Grigory Yavlinsky, the founder of the liberal Russian opposition party Yabloko, said on Friday he plans to appeal the decision by the Central Election Commission (CEC) to reject his application to take part in the presidential race.
“We are preparing a lawsuit on the issue,” Yavlinsky told journalists.
Yavlinsky collected two million signatures in support of his bid as required by law but two consecutive checks, the second of which was wrapped up Tuesday evening, showed 25.66 percent of them were invalid, CEC Secretary Nikolai Konkin said. The law caps the amount of invalid signatures at five percent.
On Friday the CEC officially rejected applications by Yavlinsky and Irkutsk Governor Dmitry Mezentsev to be registered as presidential candidates.
The only independent presidential candidate who submitted a valid list of signatures was billionaire Mikhail Prokhorov. Less than five percent of his signatures were deemed invalid. On Wednesday Russia’s election authorities officially registered Prokhorov to run in the presidential elections.
The four other registered candidates are Prime Minister Vladimir Putin, moderate social democratic leader Sergei Mironov, populist firebrand Vladimir Zhirinovsky and communist leader Gennady Zyuganov.
Yavlinsky reiterated that he believes the decision to remove him from the presidential race was political.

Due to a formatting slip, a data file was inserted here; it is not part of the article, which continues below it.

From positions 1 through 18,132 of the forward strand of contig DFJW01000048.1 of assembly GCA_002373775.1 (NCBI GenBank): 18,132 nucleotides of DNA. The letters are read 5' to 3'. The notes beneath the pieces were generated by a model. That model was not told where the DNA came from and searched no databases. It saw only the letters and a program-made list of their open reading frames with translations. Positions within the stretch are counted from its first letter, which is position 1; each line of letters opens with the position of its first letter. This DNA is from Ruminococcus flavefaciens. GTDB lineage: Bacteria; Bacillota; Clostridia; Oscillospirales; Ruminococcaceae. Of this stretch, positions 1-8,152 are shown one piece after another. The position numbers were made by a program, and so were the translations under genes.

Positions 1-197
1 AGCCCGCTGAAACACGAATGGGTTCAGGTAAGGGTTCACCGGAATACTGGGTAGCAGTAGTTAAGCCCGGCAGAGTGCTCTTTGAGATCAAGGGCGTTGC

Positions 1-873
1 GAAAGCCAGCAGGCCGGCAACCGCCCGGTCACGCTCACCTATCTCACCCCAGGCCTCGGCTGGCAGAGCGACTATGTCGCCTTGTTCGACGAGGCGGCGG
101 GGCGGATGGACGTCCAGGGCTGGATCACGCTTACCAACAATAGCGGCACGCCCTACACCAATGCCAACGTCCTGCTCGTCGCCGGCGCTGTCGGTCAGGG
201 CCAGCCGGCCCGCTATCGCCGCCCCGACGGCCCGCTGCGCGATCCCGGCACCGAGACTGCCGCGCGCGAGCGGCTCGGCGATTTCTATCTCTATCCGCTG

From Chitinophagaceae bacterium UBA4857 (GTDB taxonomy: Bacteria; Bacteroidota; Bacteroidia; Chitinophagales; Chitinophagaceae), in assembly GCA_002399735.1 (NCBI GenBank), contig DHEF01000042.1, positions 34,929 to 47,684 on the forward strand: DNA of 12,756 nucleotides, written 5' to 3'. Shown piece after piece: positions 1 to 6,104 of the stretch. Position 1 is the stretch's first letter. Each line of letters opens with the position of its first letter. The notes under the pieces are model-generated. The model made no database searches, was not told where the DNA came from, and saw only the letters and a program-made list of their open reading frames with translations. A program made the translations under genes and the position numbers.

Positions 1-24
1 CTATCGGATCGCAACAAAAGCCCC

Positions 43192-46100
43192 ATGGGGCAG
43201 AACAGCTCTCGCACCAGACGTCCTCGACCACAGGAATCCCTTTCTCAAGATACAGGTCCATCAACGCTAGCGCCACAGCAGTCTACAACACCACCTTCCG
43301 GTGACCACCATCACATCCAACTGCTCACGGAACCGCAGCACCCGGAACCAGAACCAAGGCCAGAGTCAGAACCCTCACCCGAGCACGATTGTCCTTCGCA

“I stress that beyond any doubt, the decision is politically motivated. The decision is meant to create the most comfortable conditions for the current grouping in power to hold the elections,” he said.
“The decision is also aimed at depriving a considerable part of Russian nationals of an opportunity to make a conscious choice,” the Yabloko founder said.
He pledged to do everything possible for “people who care about the country’s future to be able to take part in the political process.”
Putin, who held the presidential post from 2000 to 2008, is considered the most likely candidate to win the presidential election on March 4. However, analysts say his declining popularity could see him forced into a runoff.
The Putin-led United Russia party won the December 4 State Duma elections but critics claimed the vote had been slanted in favor of United Russia. The authorities admitted that minor violations had occurred during the vote and pledged to investigate them but denied claims that the irregularities affected the vote’s results.
Vote rigging allegations led to the largest anti-government protests for almost two decades, with demonstrators demanding a rerun and the dismissal of CEC head Vladimir Churov, dubbed “the wizard” following the vote.